When the ancient Polynesians invented surfing, they often used a paddle to help them navigate. Fast-forward a few millennia, and Stand-Up Paddleboarding, or SUP, finds itself trendy again. Part of its increasing popularity is that standing upright allows surfers to spot waves more easily and thus catch more of them, multiplying the fun factor. Paddling back to the wave becomes less of a strain as well. The ability to cruise along on flat inland water, surveying the sights, is another advantage. Finally, its a good core workout. If youre sold on the idea, schedule an intro SUP lesson, free with board and paddle rental, and you may find yourself riding the waves like a Polynesian king.More
In the past 30 years, light artists have reimagined an art form that has always had the ability to turn the night sky, or a simple window, into luminescence. Last fall, the Yerba Buena Center for the Arts turned its southern glass wall into a parade of sound-sensing lights, Lightswarm, that changes with the movements of nearby people and things. Future Cities Lab, the San Francisco design company behind Lightswarm, has originated another notable light sculpture. Located by the YBCA's steps at 701 Mission, Murmur Wall will light up in arresting ways as it incorporates local trending search engine results and social media postings. Onlookers can offer their own contributions, which will feed into the Murmur Wall's data stream and light up the sculpture. What's trending in San Francisco? If you're walking by the YBCA, you can see firsthand — at least through light patterns that reflect the city's volatile internet habits.
Murmur Wall debuts Thursday at 6 p.m. and continues through May 31, 2017, at Yerba Buena Center for the Arts, 701 Mission St., S.F. Free; 415-978-2700 or ybca.org. More
The hottest current thing in the world of tapioca drinks, a.k.a. boba tea (or, as Hillary Clinton recently called them when she tried one in New York, "chewy tea") isn't a crazy new flavor or new way to marinate the root starch balls — it's cotton candy!
We've all had that day: the one where you accidentally hit "Reply All" on an email intended for one or get rear-ended as you're backing out of the veterinary clinic where you've just spent your life savings to find out that the results on your cat's blood work are "inconclusive."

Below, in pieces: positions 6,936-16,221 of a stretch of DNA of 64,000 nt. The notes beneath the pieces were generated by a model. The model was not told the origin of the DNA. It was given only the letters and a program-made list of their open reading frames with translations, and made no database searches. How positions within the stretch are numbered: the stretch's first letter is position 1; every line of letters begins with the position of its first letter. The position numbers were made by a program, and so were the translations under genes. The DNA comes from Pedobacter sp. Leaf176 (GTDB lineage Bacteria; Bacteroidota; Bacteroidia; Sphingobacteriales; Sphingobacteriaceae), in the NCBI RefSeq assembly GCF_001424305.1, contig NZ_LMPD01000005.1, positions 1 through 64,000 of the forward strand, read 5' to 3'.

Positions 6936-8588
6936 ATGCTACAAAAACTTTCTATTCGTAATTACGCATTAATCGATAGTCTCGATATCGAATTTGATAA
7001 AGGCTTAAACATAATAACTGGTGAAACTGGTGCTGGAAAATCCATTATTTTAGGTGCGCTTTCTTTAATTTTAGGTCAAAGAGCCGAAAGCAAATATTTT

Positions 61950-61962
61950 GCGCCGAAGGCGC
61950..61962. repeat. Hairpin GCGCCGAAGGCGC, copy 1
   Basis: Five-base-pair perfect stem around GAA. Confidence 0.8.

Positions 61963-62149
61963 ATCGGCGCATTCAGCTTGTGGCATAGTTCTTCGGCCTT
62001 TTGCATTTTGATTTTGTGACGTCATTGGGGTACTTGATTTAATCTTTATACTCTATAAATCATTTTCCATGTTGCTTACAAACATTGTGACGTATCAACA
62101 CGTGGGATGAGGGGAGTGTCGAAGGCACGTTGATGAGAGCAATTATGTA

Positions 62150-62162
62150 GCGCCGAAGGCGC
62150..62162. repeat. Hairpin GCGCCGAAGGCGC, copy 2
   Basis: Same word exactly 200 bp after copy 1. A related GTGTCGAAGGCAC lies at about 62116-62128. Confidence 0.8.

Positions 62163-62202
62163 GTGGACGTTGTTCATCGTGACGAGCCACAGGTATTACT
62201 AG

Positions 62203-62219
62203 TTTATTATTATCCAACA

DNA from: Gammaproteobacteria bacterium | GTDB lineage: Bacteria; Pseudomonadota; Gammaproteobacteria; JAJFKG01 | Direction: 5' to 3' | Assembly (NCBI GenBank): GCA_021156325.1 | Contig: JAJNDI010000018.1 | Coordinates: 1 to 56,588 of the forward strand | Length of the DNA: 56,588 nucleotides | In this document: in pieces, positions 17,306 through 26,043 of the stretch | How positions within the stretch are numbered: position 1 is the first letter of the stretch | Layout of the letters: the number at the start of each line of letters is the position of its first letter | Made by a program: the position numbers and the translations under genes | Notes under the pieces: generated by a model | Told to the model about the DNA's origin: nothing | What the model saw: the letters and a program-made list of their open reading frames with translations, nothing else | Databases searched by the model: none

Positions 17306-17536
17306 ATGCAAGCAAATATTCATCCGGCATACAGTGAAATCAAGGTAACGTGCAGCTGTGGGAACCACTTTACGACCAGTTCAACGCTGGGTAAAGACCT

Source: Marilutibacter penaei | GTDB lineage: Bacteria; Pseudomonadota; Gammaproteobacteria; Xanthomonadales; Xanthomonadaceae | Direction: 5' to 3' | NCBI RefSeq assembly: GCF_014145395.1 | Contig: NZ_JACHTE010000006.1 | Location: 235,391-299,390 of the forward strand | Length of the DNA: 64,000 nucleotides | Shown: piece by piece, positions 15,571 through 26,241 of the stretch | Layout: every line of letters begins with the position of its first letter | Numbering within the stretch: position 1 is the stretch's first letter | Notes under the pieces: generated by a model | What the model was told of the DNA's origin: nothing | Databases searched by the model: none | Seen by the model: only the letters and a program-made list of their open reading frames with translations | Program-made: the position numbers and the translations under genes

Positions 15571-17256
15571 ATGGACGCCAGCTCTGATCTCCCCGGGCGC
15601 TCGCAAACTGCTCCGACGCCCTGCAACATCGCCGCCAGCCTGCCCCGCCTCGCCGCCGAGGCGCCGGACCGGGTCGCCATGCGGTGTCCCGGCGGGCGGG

Philadelphia playwright Greg Giovanni offers a touch of Japanese artistry in A Minor Cycle: Five Little Plays in One Starry Night. This is the first collaboration between Giovanni and the Theater of Yugen, a San Francisco-based ensemble of artists who create works influenced by classical Japanese dramatic forms of Noh, a musical drama featuring masked men, and Kyogen, shorter comic theater. Performed side-by-side, each one-act play promises to be fun, rife with passion and sentiment, and of course, just a little bit crazy. Set to musical compositions by Bay Area native and Mills graduate Edward Schocker, audiences of all ages are reminded of forgotten childhood stories performed by dragons, ghosts, and toy soldiers in the intimate, 50-seat theater venue. Sheila Devitt designed and directs the puppets, while Hideta Kitazawa delivered the masks. In the first act, The Chronicles of Narnia is reimagined as magic textbook, The Gramarye, followed by Steadfast Memory, inspired by The Steadfast Tin Soldier.She Moved Through the Fair becomes St. Matthew’s Fair, and Lady Jingly Jones cribs off The Courtship of the Yonghy-Bonghy Bo. The performance concludes with George, Agnes, and the Dragon, based on the legend of St. George, but not without a brief intermezzi of original songs based on Peter Pan. Dec. 11-13, 7 p.m.; Fri., Dec. 14, 8 p.m.; Sat., Dec. 15, 8 p.m.; Sun., Dec. 16, 1 p.m.; Dec. 19-20, 7 p.m.; Dec. 21-22, 8 p.m.; Sun., Dec. 23, 1 p.m.; Dec. 26-27, 7 p.m.; Dec. 28-29, 8 p.m.; Sun., Dec. 30, 1 p.m., 2012
Sub Pop recording artists 'clipping.' brought their brand of noise-driven experimental hip hop to the closing night of 2016's San Francisco Electronic Music Fest this past Sunday. The packed Brava Theater hosted an initially seated crowd that ended the night jumping and dancing against the front of the stage. The trio performed a set focused on their recently released Sci-Fi Horror concept album, 'Splendor & Misery', then delved into their dancier and more aggressive back catalogue, and recent single 'Wriggle'.
Opening performances included local experimental electronic duo 'Tujurikkuja' and computer music artist 'Madalyn Merkey.'"